While 55+ communities are often viewed as great retirement destinations, many residents in these communities do continue to work full or part-time jobs. Instead of being strictly focused on leisure activities, today’s active adult communities must keep up with working Baby Boomers by offering appealing amenities such as business centers, Internet cafes and thoughtfully designed floor plans with space for home offices.
When the first modern active adult community, Del Webb’s Sun City, opened its doors in 1960 its focus was on retirees who wanted low-maintenance homes, golf courses and other leisure amenities. Many active adults today are still interested in low-maintenance living and enjoying resort-style activities, but they aren’t ready to quit working at the young age of 55. This has led to developers adapting their plans to suit their residents’ needs.
Working Baby Boomers may be continuing their careers or starting new ones. Once their children have left home, many active adults decide to pursue a passion by starting their own businesses or reduce their hours by moving into positions as consultants or part-time employees. These changes often lead to a greater need for a home office—or even two offices, if a husband and wife both plan to work from home.
Adding separate dens, second-story lofts or even casitas to low-maintenance, single-story floor plans has made it easier for homebuyers to create home offices to meet their particular needs. Developers may also feature options for installing conveniently located ethernet ports and WiFi networks to support Internet access at home.
In addition to staying connected with home offices, active adult community developers may support their working residents through shared amenities. Clubhouses may offer business centers with computers, printers, copiers, fax machines and other office equipment. Internet cafes and clubhouses with WiFi access also let residents connect with their own laptops when they want a change of scenery from working at home. Some communities have a post office or mail services available on site as well.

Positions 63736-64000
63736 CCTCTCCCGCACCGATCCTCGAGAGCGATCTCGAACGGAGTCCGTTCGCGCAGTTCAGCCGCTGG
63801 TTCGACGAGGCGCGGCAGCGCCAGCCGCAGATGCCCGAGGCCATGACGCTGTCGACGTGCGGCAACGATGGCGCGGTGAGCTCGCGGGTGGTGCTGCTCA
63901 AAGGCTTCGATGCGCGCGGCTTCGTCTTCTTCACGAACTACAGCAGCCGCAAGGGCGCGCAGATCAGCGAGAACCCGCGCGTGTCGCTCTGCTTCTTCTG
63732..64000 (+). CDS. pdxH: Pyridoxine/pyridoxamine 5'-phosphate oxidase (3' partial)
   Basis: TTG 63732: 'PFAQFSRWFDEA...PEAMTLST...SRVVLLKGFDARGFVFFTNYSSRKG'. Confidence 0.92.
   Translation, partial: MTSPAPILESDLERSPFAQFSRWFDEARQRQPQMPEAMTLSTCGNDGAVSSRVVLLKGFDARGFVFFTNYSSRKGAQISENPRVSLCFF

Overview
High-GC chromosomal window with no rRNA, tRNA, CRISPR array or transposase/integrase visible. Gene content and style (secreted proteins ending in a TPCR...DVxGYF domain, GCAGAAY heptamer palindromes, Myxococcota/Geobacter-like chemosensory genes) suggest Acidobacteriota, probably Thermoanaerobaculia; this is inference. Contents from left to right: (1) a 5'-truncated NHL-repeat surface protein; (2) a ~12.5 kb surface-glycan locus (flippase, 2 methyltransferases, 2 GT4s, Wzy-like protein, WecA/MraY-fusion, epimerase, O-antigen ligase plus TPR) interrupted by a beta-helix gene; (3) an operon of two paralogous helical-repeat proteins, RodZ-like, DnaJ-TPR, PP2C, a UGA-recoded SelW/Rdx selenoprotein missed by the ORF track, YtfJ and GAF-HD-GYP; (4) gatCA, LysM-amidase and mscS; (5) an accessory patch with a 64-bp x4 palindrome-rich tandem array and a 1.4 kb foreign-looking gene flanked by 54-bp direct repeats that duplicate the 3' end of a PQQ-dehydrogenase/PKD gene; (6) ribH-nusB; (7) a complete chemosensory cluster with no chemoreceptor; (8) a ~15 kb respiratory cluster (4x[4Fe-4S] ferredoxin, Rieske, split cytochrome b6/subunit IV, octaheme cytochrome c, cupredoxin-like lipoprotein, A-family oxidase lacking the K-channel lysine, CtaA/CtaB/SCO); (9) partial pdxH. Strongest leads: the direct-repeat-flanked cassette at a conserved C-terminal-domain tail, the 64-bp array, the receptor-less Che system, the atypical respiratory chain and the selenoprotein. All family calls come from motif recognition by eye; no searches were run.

Working active adults may need additional training to continue their careers or start new ones. Many active adult communities offer learning centers where residents take classes or attend lectures on a wide range of subjects. In some communities, these opportunities may come through a local college’s Lifelong Learning program.
At a more basic level, active adult developers have also supported their working residents by choosing to build their communities closer to urban centers and areas where residents have more employment opportunities. While age-restricted and age-targeted communities were once mainly found in popular coastal or desert retirement destinations, today’s developments are found in diverse settings throughout the country.
With modern changes, active adult communities continue to evolve to meet the needs of their residents, including their working Baby Boomers.